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Cold War monitoring posts

Discussion in 'Post War 1945-1955' started by jagdpanther44, May 7, 2016.

  1. jagdpanther44

    jagdpanther44 Battlefield wanderer

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    During the Cold War era some 1500+ underground bunkers were constructed throughout the UK and were manned by volunteers of the R.O.C (Royal Observer Corps).

    The bunkers/posts were constructed to a standard design and accessed via a ladder down a 15 foot shaft. They were very cramped and comprised of a small toilet/storage room and a monitoring room measuring 15 X 8 feet.

    Here's a cutaway view of an R.O.C post
    [​IMG]

    Should there ever have been a nuclear attack, the R.O.C observers in the posts would gather information, including the power of a nuclear blast, level of radioactive fallout and whether it was a ground or air burst explosion. The data would then be collected from all posts concerned to determine the ferocity of an attack on the UK and monitor the after effects.

    [SIZE=11pt]With the breakup of the Communist Bloc in the late 1980s, the last active R.O.C posts were stood down in 1991. Many of them were either demolished, sold or simply left abandoned. So, with a list of nearby posts to hand my son and I decided to visit some of them to see for ourselves what is left of these once vital monitoring facilities.[/SIZE]

    [SIZE=11pt]This is Faddiley R.O.C post in the heart of Cheshire[/SIZE]
    [​IMG]

    Looking down the access shaft
    [​IMG]
    Monitoring room
    [​IMG]
    Looking back towards the access shaft
    [​IMG]
    Artifacts can still be found. This is an old G.P.O (General Post Office) battery
    [​IMG]
     
  2. LRusso216

    LRusso216 Graybeard

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    Inreresting. Thanks for sharing. How many were you able to find?

    When my son was young (mid 80s) he played soccer at an abandoned Nike missle base in Pennsylvania. I don't think there are any remains today.
     
  3. jagdpanther44

    jagdpanther44 Battlefield wanderer

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    We have visited three so far. I have a long list of post locations throughout the UK and plan to get to more soon.

    Regarding condition, the Faddiley post is by far the best one we have been to and I will post photos of the others soon.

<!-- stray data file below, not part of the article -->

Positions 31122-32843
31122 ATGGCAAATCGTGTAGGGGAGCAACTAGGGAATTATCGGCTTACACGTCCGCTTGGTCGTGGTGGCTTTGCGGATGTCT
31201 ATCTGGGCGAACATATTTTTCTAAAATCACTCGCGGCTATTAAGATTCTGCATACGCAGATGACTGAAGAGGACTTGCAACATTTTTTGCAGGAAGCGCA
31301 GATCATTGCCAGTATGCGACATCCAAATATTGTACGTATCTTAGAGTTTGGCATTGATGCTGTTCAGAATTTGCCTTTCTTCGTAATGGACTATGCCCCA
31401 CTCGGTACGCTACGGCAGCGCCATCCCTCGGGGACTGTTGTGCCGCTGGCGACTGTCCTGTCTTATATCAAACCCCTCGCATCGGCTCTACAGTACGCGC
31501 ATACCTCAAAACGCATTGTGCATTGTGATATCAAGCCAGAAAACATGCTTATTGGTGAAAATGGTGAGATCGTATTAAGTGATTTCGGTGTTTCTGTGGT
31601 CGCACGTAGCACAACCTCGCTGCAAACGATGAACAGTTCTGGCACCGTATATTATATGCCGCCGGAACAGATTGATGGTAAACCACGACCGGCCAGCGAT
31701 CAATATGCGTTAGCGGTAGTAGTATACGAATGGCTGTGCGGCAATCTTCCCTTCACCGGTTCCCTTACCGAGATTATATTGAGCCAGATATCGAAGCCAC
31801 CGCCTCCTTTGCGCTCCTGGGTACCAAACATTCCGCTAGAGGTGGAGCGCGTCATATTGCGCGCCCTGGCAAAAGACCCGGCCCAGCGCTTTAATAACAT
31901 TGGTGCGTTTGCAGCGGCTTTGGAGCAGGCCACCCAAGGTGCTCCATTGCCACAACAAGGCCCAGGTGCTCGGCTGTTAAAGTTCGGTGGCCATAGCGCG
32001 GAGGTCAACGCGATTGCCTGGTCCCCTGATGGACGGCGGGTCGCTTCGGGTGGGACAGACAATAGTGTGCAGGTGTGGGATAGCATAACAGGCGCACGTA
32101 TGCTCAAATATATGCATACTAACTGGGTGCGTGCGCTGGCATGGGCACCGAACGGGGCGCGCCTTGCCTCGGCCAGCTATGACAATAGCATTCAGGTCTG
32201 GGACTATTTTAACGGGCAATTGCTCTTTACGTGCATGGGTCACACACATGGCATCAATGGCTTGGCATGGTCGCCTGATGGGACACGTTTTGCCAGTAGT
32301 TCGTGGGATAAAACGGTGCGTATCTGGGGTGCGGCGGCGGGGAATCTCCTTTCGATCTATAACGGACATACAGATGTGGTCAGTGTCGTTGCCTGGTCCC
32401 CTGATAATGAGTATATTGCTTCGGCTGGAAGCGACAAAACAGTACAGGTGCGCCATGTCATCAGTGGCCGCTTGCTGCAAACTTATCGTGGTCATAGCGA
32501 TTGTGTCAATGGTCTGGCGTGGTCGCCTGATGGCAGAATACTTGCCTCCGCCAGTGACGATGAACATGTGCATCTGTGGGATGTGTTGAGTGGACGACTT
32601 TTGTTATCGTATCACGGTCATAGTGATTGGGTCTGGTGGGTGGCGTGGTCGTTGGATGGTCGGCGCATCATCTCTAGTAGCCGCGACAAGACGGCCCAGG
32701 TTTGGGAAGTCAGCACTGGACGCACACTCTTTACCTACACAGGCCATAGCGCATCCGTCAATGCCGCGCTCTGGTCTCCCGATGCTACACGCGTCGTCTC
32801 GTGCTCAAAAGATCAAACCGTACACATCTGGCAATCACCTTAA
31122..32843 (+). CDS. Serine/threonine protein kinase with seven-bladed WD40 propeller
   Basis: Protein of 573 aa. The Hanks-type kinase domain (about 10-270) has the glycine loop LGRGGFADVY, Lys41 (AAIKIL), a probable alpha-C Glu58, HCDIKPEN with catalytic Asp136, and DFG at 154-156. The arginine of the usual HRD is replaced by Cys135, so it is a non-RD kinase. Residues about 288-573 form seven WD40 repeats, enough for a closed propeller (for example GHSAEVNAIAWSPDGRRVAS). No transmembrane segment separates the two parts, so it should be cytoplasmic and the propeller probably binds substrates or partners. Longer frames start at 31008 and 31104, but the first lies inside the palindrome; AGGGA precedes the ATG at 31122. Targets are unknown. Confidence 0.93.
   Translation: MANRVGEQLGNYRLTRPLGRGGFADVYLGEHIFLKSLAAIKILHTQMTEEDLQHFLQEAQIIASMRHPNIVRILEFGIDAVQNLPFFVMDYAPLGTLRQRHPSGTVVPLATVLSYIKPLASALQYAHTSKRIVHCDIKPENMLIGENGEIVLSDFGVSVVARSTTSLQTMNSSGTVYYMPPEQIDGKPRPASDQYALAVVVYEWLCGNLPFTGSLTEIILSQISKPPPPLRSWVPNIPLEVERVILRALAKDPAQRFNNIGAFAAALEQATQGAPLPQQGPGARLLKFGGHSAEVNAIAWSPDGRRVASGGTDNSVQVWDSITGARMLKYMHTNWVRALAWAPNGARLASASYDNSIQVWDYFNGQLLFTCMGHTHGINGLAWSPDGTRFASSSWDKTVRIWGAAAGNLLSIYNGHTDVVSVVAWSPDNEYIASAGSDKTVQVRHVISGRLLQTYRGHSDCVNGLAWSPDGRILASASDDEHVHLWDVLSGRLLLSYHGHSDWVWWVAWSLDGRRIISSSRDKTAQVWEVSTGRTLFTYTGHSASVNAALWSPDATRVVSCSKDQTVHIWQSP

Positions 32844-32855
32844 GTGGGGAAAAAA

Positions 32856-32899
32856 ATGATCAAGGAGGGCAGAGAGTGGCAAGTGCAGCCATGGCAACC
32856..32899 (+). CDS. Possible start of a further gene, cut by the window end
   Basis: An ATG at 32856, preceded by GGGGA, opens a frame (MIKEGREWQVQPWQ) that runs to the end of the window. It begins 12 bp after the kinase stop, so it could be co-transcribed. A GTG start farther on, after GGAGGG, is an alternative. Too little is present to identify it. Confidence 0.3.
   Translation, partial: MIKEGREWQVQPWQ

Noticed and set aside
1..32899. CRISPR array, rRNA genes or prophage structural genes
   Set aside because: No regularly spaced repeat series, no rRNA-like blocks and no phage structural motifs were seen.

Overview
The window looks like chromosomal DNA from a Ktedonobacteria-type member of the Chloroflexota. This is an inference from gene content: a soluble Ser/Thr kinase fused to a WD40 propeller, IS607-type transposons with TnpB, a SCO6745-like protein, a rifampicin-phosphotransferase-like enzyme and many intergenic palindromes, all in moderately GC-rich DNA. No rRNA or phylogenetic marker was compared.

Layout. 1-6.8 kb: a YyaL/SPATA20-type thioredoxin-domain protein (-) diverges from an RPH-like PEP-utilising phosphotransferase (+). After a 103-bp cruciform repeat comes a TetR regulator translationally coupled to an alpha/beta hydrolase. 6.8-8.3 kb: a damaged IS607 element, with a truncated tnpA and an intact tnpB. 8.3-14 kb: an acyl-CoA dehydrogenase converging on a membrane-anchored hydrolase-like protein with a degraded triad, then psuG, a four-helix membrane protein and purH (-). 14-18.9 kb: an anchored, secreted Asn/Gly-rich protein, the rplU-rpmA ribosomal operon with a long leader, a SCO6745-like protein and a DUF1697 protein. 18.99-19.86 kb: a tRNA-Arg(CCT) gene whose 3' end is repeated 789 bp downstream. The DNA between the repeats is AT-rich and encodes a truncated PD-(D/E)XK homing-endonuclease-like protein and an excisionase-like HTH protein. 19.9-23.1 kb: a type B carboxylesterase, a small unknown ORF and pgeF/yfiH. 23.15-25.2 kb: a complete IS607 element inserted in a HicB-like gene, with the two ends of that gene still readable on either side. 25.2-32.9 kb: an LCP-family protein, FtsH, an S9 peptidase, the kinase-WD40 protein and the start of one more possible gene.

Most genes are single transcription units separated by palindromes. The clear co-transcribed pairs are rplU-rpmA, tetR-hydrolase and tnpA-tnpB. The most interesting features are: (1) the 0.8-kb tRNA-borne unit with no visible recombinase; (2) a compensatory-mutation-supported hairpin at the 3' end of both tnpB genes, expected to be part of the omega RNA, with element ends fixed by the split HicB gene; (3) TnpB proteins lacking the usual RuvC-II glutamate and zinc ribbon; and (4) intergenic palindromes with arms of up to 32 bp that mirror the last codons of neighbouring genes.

A lot of the posts are vandalised and have suffered fire damage but the more remote ones, especially in Scotland, have managed to avoid damage.
     
  4. LRusso216

    LRusso216 Graybeard

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    Sounds like you have your work cut out for you. Good hunting!
     
  5. Slipdigit

    Slipdigit Good Ol' Boy WW2|ORG Editor

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    Did these have running water and toilet facilities?
     
  6. jagdpanther44

    jagdpanther44 Battlefield wanderer

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    Rather basic amenities I'm afraid!
    No running water and just a chemical toilet. The electricity was even supplied by batteries!
     
  7. KJ Jr

    KJ Jr Well-Known Member

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    Good stuff
     
  8. Takao

    Takao Ace

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    Several are still around, but not much remains above ground.

    What was the area or nearby location? Worchester? Richboro?
     
  9. LRusso216

    LRusso216 Graybeard

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    Warrington. Not much around, even then. I remember seeing a few concrete pads.
     
  10. YugoslavPartisan

    YugoslavPartisan Drug

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    Awesome.
     
  11. Skipper

    Skipper Kommodore

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  12. jagdpanther44

    jagdpanther44 Battlefield wanderer

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    This is Helsby R.O.C post which is situated on a hilltop which commands great views of the Welsh hills, the river Mersey and the city of Liverpool. This area would have been hit hard in a nuclear attack as there used to be a lot of industry in the area, including an oil refinery, chemical plants and a power station.